Holy shit, I loved it. I walked away from this one with my mind blown. The conclusion, firstly, just wow, it changes everything I knew about Earthsea. (Spoilers later.) But also, the way that it just tied up all of the plots and themes of the preceding books? *chef’s kiss*
Tehanu got more focus, and the best possible happy ending she never dreamed of. I would have maybe liked a bit more from her, but it wasn’t really her book. The Kargish princess Seserakh: the way she overcomes her fear, learns the language, and just kind of charms the implacable King Lebannen. Truly, my fave character. (Also, the kitten Tug. Truly a powerful force for good.)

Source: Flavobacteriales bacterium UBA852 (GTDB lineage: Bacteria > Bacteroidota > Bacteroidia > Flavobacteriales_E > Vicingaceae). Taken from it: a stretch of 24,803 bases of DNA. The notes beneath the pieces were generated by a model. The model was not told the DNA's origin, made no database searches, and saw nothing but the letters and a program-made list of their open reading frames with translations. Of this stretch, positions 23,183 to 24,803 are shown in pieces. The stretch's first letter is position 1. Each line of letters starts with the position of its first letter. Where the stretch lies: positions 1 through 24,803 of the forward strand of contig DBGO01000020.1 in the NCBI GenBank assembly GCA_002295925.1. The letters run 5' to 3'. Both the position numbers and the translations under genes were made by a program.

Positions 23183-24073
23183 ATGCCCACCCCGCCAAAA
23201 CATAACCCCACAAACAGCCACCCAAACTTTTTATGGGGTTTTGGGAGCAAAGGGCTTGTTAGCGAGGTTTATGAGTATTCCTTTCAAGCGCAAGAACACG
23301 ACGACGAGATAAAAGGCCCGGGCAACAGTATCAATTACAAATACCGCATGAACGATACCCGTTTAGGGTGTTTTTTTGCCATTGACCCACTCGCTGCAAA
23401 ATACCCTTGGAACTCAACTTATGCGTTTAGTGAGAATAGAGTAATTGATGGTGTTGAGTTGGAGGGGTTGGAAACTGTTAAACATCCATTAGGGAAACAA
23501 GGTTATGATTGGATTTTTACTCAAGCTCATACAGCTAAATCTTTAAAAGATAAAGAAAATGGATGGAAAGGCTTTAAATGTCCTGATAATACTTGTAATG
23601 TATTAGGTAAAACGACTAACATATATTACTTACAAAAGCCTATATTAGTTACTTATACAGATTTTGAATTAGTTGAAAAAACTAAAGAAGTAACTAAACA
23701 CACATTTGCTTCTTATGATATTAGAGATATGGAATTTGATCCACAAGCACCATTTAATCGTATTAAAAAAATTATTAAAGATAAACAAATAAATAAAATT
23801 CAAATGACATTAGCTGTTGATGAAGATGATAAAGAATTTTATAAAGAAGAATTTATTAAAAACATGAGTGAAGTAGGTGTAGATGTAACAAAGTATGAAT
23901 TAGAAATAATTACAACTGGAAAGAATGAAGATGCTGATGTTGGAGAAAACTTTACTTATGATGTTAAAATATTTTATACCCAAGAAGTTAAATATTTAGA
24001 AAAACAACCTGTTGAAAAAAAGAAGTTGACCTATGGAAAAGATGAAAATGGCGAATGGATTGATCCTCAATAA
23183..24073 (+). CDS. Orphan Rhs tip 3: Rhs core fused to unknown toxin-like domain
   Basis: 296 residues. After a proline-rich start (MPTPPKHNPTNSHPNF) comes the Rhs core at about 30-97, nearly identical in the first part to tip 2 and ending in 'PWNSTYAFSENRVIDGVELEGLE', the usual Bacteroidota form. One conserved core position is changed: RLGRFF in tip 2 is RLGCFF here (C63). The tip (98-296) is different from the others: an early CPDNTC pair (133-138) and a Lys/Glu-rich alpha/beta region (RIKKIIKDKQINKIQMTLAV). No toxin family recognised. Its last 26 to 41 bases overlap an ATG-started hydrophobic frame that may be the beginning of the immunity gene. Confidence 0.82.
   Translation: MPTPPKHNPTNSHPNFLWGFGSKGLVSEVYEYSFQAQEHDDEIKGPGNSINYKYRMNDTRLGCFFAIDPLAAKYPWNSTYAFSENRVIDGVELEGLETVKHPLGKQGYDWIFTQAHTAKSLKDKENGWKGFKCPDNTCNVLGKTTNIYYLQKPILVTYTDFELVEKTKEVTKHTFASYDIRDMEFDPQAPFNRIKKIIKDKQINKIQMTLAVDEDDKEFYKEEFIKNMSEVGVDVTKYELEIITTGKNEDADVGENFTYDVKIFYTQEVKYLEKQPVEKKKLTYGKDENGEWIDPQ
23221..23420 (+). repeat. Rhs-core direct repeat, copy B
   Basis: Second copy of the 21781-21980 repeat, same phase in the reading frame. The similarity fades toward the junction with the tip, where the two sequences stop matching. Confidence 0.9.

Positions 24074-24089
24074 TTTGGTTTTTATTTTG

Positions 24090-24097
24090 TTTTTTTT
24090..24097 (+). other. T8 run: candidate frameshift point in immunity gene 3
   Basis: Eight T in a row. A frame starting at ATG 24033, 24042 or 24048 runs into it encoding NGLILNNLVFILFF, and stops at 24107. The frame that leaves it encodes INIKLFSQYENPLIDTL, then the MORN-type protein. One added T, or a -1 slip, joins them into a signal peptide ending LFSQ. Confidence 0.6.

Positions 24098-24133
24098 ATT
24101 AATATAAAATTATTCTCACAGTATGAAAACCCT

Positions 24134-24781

(Spoilers now) The wall around the dry land. The revelation, that wizards of old built it, for hubris? The impact that had? It might have seemed like it came out of nowhere, but truly it was the best possible conclusion to this. The themes of fear of death, of insignificance, are key threads through the whole series.
And that scene, where wizards and Kargs and dragons come together to tear down the wall? The wall that represents greed and fear and the violence of the pinned butterfly? Powerful. Like, Le Guin is just such a good writer. No-one can write this stuff like she can. I can’t believe I went so long loving Earthsea but not knowing that this was the conclusion! Because this had to be the conclusion.
“All changed!” said Ogion, with his dying breaths. I feel like I’m changed forever by this book.
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neoretrobibliomartini-x · 3 months ago